am no great fan of Chinese cuisine. Yes, I know there’s millennia of history behind it, but noodles are noodles and stir-fried anything tastes mostly the same to me. So when our friends – the duo behind YouTube’s Chinese Cooking Demystified – chose to leave bustling Shenzhen for Shunde, Guangdong Province, the ancestral home of Bruce Lee and Cantonese cooking I was, well, mystified.
Yet they enticed a group of us to visit over Christmas, educating my curmudgeonly palette to the simple wonders of charming Shunde and its celebrated cuisine.
Getting there was easier than expected, as Shunde’s city center is just a half hour by car from Guangzhou’s southern high-speed rail station. The true nature of “Shunde” is slippery, as it was first a county under the Ming Dynasty (1368-1644), then a county-level city, then a district of sprawling Foshan, and now an independent district reporting directly to the provincial government.
What’s clear is that Shunde is quite old, frequently prosperous, and well-deserving of the attention. Early prosperity from the silk trade gave rise to both exquisite food culture and the Comb Sisters. As early as the 1500s, women in Shunde were able to earn so much in the silk industry that they cast off marriage altogether, ceremonially combing up their maiden braid into the bun of a married woman. Whether a liberating Boston Marriage between like-minded women or a way for parents to keep a breadwinner in the family (and allow younger siblings to marry), the custom of “self-combing” spread across the Pearl River Delta for centuries. When the industry collapsed in the 1930s, many emigrated to Hong Kong or Singapore, sending money home to brothers and nephews until their return after 1950. But, restrained by custom, the women could neither live with their families nor break their vow and marry. So they pooled funds to build the Hall of Ice and Jade in Shunde’s Shatou Village, where they could live out their days in peace and sorority.
Ninety-year-old Huang Peirong is thought to be the last survivor of the sisterhood, and the hall she helped create now stands as a museum honoring their legacy.
Today’s Shunde, with just over a million residents, feels spacious and well-kept, with an urbanized mall district beside a AAA tourist trap. The only Cantonese pan-handlers I’ve ever encountered were right there, with a frightful determination in their eyes. Keep your distance.
Besides one incredibly crass section, where flower stalls of former dynasties have collapsed into shops blasting stereos and hawking consumer goods, this area is as charming as the rest of the district and well worth a visit.
Nearby, hutong-like alleys of the old city feel like a Cantonese village, covered with ancient holdovers like paper shrines to the mother, the father, and the horse. Cleanswept side streets wind their peaceful way between white-plaster homes long molded in the damp southern clime.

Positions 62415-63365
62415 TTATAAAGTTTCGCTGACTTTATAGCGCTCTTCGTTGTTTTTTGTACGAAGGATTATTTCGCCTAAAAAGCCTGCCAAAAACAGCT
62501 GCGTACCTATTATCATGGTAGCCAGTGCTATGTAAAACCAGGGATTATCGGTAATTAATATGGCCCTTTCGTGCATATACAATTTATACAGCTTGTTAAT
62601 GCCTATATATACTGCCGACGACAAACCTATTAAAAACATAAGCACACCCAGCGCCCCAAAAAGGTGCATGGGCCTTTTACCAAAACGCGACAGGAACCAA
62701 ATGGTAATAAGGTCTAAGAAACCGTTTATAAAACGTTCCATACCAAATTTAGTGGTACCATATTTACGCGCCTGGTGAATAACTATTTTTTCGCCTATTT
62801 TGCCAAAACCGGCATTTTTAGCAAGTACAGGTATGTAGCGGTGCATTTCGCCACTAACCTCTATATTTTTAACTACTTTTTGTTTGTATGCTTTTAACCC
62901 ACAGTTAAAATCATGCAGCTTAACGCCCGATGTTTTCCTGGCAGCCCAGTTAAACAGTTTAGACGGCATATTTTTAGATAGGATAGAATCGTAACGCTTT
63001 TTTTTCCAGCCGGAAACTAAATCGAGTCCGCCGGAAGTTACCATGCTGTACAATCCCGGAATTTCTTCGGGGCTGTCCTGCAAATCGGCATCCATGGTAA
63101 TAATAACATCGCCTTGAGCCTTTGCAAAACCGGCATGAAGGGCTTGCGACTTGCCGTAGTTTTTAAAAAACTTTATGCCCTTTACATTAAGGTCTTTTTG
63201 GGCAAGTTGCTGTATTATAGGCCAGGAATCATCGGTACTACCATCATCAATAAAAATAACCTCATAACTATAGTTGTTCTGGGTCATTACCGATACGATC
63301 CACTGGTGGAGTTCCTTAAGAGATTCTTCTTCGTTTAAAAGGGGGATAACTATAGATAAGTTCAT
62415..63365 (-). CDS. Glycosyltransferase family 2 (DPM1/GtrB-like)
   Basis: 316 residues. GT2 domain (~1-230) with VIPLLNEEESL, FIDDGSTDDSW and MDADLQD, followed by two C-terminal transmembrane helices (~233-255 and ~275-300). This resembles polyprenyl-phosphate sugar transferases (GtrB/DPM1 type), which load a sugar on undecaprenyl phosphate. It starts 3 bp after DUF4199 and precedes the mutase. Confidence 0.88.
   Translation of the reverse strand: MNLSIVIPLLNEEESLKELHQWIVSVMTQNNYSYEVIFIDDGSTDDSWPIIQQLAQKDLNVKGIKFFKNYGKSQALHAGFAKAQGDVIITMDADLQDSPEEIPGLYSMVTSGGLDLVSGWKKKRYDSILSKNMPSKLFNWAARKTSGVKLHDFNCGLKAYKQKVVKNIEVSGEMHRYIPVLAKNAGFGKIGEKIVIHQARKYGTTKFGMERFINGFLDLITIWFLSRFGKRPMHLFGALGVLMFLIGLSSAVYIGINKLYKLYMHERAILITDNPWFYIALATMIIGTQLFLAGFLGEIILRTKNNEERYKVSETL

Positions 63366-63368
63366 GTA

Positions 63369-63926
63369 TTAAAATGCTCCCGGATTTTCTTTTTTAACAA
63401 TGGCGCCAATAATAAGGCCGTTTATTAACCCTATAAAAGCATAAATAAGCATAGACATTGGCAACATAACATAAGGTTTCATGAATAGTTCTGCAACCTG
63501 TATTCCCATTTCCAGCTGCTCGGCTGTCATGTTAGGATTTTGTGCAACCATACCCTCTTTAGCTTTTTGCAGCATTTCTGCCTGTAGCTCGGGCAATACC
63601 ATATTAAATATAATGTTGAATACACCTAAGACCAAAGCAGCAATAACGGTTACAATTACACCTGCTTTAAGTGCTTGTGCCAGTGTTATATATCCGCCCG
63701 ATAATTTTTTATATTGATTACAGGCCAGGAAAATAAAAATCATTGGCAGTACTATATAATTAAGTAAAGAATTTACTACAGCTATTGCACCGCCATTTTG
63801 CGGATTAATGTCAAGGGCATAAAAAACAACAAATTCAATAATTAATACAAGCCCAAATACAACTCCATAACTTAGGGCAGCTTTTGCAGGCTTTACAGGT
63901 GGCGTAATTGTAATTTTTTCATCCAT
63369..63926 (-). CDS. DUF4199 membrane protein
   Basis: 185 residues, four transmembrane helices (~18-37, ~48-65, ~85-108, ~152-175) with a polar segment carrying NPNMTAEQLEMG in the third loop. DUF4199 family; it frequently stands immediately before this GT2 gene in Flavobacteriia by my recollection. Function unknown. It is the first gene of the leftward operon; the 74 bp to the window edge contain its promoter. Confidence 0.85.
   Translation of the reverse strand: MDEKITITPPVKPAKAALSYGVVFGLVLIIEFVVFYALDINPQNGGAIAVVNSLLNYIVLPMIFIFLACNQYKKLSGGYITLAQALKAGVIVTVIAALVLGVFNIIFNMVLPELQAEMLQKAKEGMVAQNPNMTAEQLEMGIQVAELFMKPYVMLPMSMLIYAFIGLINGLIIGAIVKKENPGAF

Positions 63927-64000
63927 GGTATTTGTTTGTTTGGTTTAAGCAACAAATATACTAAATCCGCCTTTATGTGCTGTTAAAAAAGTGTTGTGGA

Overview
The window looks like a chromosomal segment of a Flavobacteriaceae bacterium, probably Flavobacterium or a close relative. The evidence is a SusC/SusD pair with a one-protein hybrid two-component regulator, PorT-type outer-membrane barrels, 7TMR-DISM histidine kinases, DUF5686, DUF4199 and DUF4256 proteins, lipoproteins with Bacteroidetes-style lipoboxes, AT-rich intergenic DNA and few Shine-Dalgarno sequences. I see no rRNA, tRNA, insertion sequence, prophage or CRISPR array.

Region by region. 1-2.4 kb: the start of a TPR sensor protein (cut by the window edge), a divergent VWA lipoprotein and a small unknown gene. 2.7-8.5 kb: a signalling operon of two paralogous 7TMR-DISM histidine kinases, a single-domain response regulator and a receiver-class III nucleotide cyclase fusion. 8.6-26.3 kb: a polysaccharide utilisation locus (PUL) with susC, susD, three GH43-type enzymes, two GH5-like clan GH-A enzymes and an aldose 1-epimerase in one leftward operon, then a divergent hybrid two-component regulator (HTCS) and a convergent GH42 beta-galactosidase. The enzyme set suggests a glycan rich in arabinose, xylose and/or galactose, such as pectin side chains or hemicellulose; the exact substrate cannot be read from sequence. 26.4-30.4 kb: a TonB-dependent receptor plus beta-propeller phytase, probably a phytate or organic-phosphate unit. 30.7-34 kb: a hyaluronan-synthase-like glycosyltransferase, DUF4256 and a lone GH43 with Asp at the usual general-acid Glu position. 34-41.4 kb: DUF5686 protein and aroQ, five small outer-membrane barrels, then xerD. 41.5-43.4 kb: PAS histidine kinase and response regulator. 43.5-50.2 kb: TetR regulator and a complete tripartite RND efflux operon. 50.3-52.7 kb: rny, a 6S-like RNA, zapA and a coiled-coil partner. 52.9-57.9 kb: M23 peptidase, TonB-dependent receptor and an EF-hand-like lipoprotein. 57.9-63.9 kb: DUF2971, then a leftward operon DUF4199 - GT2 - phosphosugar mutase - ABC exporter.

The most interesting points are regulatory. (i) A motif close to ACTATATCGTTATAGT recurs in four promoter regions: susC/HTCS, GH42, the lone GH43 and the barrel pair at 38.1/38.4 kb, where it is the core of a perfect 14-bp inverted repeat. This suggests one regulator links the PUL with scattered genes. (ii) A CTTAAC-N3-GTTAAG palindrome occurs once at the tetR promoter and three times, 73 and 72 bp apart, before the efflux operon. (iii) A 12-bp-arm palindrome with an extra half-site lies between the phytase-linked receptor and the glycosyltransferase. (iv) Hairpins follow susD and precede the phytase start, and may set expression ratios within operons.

But set beside Zhuzhai Mountain – close at hand and easily ascended for an after-meal stroll – these signs of age feel distinguished, like the laugh lines of a cherished auntie.
It was in that pleasant warren of alleys, down Jinbang Street, that we discovered Jinbang Huanji Cow’s Milk, home to a particularly excellent version of shuang pi nai or “double skin milk.” This local delicacy is unusually dairy-rich and creamy-smooth, with the addition of egg whites to perfect the light custard. If you like, you can have it served with the pudding skin which some favor, but I can only see as a strange lactose scab. And, if that’s really your thing, you can buy a bundle of just milk skins, seemingly sold at every street corner.
Throughout there are murals and old-style art along those side-streets, part of the same project that’s installed public toilets to make the ancient town more modern. But the al fresco food stalls still offer the time-worn charms of southern Chinese eating, with all the seafood that Shunde cherishes as well as beer and baijiu (strong liquor) aplenty. With roast goose and all variety of local fare, we were incredibly well fed for little more than 50 yuan (US$8) a head.
With our friends as guides, we were treated to many incredibly affordable gems of Shunde cuisine. You can of course find the standard fare, but you really came here for the Cantonese barbecue, fishballs, clam hot pot, offal and more. There’s truth in that saying about anything that runs, swims or flies, but Shunde rightly takes pride in their somewhat-unique tradition of letting ingredients’ flavors shine through. (I’m looking askance at you, Sichuan and Hunan.) I am no foodie, but I found myself enjoying a medley of strange new additions to my diet, all prepared with care and craft, no matter how ordinary the surroundings. But even among so many places to eat in Shunde, it will linger in my memory as the place where I discovered the pleasure of well-prepared congee. For years I’d turned up my nose at the bland, watery, wasted-rice soup I’d been served too often and with too little joy. But here, I discovered how people come to crave the stuff.
Technically not just congee, but “congee hotpot,” their version brings the mixture to the table well before it’s ready to eat, set atop a flame to keep it bubbling and boiling away the excess liquid – not water, but stock and a fragrant volume of ginger. Bits of pork are set inside to stew and, as it approaches its maturation point, greens are added to break down some of their caosuan (oxalic acid). Only then is it ready, and it was a revelation. If the congee of my past was a thin reed flute, this was a full symphony of flavor. Thick and substantial, with a melody of savory notes, I went back for multiple bowls.
Others enjoyed traditional carp sashimi before the congee, rolling the fish around in an assortment of toppings like chopped peanuts and sugar. But not me. Baby steps.